DETROIT (Reuters) - Electric cars will pick up critical momentum in 2017, many in the auto industry believe - just not in North America.
Tighter emissions rules in China and Europe leave global carmakers and some consumers with little choice but to embrace plug-in vehicles, fuelling an investment surge, said industry executives gathered in Detroit this past week for the city’s annual auto show.
“Car electrification is an irreversible trend,” said Jacques Aschenbroich, chief executive of auto supplier Valeo (VLOF.PA), which has expanded sales by 50 percent in five years with a focus on electric, hybrid, connected and self-driving cars.
In Europe, green cars benefit increasingly from subsidies, tax breaks and other perks, while combustion engines face mounting penalties including driving and parking restrictions.
China, struggling with catastrophic pollution levels in major cities, is aggressively pushing plug-in vehicles. Its carrot-and-stick approach combines tens of billions in investment and research funding with subsidies, and regulations designed to discourage driving fossil-fueled cars in big cities.
The road ahead for electric vehicles (EVs) in the United States, however, could have more hairpin curves.
Regulators in California and a group of other U.S. states are pushing ahead with state-level rules mandating rising quotas for electric, or “zero emission” vehicles.
But plug-in registrations in the United States fell in 2015, and the market share of electric-only vehicles declined further to 0.37 percent in 2016, as cheap fuel drove demand for gas-guzzling sport utility vehicles and pickup trucks.
President-elect Donald Trump has pledged to roll back environmental and climate rules. Groups representing established automakers asked Trump to review Obama administration fuel economy targets out to 2025, even before the outgoing administration formally signed them into effect on Friday.
Automakers have also asked Trump to work toward a single, national set of rules to govern automotive greenhouse gas emissions, a move that could spark legal challenges to electric car quotas in California and other states on grounds they present a separate standard.
Still, industry executives in Detroit said hitting the brakes on electric vehicles in the United States would not relieve the pressure to bring them to market, because China and Europe are forging ahead with policies to expand sales of plug-in cars.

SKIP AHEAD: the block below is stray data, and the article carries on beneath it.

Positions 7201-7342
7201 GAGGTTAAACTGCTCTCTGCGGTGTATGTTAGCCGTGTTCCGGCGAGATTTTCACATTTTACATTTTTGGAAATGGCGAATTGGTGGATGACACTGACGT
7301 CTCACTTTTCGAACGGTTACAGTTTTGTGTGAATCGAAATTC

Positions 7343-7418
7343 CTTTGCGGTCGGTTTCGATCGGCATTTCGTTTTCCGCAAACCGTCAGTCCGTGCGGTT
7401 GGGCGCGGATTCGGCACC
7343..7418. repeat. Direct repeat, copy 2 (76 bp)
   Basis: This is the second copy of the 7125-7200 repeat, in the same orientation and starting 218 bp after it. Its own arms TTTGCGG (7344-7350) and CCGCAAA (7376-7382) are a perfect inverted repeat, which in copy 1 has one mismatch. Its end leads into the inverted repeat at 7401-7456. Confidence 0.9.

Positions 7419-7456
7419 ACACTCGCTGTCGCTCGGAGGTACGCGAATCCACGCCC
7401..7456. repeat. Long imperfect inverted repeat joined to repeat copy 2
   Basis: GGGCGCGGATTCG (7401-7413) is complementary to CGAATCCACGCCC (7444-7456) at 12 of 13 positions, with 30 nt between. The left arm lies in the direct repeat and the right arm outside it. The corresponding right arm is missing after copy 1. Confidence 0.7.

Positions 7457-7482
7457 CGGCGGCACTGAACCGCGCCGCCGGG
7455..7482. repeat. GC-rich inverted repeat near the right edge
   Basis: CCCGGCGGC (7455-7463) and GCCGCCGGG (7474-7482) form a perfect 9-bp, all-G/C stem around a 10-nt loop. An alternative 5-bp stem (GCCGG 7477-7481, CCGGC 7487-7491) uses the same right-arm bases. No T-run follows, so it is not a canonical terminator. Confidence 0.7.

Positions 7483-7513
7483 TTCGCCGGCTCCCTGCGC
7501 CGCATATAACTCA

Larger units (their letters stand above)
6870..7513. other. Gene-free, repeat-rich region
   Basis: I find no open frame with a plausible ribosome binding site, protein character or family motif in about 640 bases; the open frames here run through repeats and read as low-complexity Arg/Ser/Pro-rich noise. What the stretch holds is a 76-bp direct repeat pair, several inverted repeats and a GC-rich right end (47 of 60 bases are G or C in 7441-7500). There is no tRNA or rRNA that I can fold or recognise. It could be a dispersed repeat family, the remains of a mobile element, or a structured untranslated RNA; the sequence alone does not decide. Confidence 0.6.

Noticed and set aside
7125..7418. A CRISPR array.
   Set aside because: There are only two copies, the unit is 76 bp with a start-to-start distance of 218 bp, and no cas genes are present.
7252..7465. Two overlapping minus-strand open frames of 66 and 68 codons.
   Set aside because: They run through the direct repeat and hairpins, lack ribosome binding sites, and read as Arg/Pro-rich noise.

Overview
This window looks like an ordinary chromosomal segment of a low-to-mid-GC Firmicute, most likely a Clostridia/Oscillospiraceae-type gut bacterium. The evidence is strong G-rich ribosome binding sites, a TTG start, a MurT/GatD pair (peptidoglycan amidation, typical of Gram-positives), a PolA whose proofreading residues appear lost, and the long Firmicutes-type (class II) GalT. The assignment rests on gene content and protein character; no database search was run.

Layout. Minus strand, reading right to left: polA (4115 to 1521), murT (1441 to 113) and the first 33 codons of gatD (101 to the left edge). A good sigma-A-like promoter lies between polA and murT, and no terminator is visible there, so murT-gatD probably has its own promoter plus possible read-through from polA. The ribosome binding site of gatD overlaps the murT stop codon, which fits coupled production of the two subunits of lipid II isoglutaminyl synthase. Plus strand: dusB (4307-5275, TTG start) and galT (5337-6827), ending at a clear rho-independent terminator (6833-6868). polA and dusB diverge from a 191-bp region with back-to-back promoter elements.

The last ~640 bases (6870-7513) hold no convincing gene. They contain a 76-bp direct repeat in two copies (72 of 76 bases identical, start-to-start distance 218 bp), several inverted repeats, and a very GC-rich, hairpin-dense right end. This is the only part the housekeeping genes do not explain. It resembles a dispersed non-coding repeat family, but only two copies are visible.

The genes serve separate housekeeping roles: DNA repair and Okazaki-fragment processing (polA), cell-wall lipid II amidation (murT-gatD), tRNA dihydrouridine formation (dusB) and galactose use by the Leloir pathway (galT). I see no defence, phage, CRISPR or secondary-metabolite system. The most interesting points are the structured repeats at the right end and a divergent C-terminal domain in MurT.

That is why Ford (F.N) is moving forward with previously announced plans to invest $4.5 billion for plug-in vehicles by 2020, Chief Executive Mark Fields said earlier this month.
“The industry is changing, the infrastructure’s starting to build, and that’s why our view is (that) within the next 15 years we’ll see more electrified offerings … than we’ll see gasoline-powered,” Fields said as he unveiled a $700 million plan to build a battery SUV and other plug-in vehicles in Flat Rock, Michigan.
To drive the shift to electric, industry executives said they needed more help from governments.
In China, Europe and the United States, automakers are advocating new infrastructure money go to public electric car charging networks.
In the United States, EV manufacturers are pushing for the continuation of a $7,500 federal tax subsidy for consumers who buy a fully electric car. Even if Trump were to try to eliminate it, it would take time as Congress would have to act.
“There is not a disagreement that the world is going electric,” California Air Resources Board Chair Mary Nichols said on the sidelines of the auto show, noting that all vehicle makers were now investing in electric models across their entire product lines. The debate, she said, was “over timing, not the goal.”
The Chinese electric car market cast its shadow over the Detroit auto show, where manufacturers showed off plug-in hybrid and electric models that will likely do scant business in the United States.
IHS Automotive predicts Chinese plug-in deliveries will hit 1 million in 2019, four years before the United States. China pulled ahead in 2015 with a fourfold sales surge before adding 55 percent last year to 348,000 vehicles, with the United States at 138,000.
“Look to China rather than the U.S. for the future of electric cars,” Gerard Detourbet, a Renault-Nissan executive leading low-cost plug-in development, said recently. “China is compelled to act – that’s the main difference.”
Additional reporting by Bernie Woodall, Norihiko Shirouzu, Joe White and Alexandria Sage; Editing by Andrew Hay